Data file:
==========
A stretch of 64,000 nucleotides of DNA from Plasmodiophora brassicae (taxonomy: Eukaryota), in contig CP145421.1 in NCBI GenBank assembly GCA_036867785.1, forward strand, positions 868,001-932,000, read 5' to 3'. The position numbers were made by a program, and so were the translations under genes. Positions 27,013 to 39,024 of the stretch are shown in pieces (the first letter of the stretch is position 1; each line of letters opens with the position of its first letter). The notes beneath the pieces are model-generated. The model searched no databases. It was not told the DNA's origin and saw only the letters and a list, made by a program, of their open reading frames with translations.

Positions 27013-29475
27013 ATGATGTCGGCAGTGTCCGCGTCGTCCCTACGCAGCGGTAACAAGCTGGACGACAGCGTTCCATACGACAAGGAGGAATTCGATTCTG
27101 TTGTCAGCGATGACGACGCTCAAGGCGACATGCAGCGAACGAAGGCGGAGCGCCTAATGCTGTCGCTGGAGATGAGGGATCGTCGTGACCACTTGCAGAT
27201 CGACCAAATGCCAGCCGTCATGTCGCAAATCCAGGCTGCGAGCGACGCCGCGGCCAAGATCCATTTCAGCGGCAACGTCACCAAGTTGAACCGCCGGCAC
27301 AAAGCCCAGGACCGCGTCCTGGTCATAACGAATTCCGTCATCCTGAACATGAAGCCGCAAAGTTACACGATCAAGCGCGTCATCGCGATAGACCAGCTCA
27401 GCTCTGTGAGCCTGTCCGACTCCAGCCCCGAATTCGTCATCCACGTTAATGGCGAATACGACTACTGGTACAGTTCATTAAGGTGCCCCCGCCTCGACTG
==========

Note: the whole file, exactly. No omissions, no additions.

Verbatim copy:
A stretch of 64,000 nucleotides of DNA from Plasmodiophora brassicae (taxonomy: Eukaryota), in contig CP145421.1 in NCBI GenBank assembly GCA_036867785.1, forward strand, positions 868,001-932,000, read 5' to 3'. The position numbers were made by a program, and so were the translations under genes. Positions 27,013 to 39,024 of the stretch are shown in pieces (the first letter of the stretch is position 1; each line of letters opens with the position of its first letter). The notes beneath the pieces are model-generated. The model searched no databases. It was not told the DNA's origin and saw only the letters and a list, made by a program, of their open reading frames with translations.

Positions 27013-29475
27013 ATGATGTCGGCAGTGTCCGCGTCGTCCCTACGCAGCGGTAACAAGCTGGACGACAGCGTTCCATACGACAAGGAGGAATTCGATTCTG
27101 TTGTCAGCGATGACGACGCTCAAGGCGACATGCAGCGAACGAAGGCGGAGCGCCTAATGCTGTCGCTGGAGATGAGGGATCGTCGTGACCACTTGCAGAT
27201 CGACCAAATGCCAGCCGTCATGTCGCAAATCCAGGCTGCGAGCGACGCCGCGGCCAAGATCCATTTCAGCGGCAACGTCACCAAGTTGAACCGCCGGCAC
27301 AAAGCCCAGGACCGCGTCCTGGTCATAACGAATTCCGTCATCCTGAACATGAAGCCGCAAAGTTACACGATCAAGCGCGTCATCGCGATAGACCAGCTCA
27401 GCTCTGTGAGCCTGTCCGACTCCAGCCCCGAATTCGTCATCCACGTTAATGGCGAATACGACTACTGGTACAGTTCATTAAGGTGCCCCCGCCTCGACTG